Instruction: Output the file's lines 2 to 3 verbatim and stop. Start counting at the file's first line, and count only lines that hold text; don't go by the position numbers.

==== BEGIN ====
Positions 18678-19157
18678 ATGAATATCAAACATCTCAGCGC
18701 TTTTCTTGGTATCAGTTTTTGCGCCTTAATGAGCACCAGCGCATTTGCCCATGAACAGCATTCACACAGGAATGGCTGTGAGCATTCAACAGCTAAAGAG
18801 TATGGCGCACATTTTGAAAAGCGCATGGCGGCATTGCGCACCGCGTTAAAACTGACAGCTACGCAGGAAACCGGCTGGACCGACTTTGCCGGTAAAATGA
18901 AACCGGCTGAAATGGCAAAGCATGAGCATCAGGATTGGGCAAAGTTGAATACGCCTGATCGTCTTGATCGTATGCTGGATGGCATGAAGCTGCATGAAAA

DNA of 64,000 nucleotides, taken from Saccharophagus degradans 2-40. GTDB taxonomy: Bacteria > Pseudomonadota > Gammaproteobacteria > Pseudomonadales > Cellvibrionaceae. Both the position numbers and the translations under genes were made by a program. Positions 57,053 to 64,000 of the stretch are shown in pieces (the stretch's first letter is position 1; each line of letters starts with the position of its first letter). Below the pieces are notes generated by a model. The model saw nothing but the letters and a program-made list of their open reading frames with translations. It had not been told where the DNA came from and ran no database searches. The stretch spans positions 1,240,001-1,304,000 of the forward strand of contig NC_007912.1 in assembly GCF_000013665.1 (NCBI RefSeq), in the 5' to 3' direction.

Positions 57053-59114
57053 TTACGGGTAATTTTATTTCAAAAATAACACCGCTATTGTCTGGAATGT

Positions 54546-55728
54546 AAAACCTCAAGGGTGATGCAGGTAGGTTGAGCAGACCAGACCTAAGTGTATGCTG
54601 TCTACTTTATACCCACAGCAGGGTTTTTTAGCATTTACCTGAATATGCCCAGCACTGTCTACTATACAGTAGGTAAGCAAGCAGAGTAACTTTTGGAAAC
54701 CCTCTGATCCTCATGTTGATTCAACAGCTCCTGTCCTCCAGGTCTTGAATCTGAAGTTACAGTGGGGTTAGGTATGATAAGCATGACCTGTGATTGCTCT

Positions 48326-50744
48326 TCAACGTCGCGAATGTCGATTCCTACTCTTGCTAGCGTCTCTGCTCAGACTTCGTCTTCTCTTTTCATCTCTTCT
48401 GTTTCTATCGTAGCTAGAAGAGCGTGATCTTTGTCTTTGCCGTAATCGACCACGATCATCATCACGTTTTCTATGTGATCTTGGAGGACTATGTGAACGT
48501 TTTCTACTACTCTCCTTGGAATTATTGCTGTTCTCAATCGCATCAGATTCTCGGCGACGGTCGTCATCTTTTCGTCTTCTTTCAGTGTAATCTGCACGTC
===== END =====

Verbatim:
18678 ATGAATATCAAACATCTCAGCGC
18701 TTTTCTTGGTATCAGTTTTTGCGCCTTAATGAGCACCAGCGCATTTGCCCATGAACAGCATTCACACAGGAATGGCTGTGAGCATTCAACAGCTAAAGAG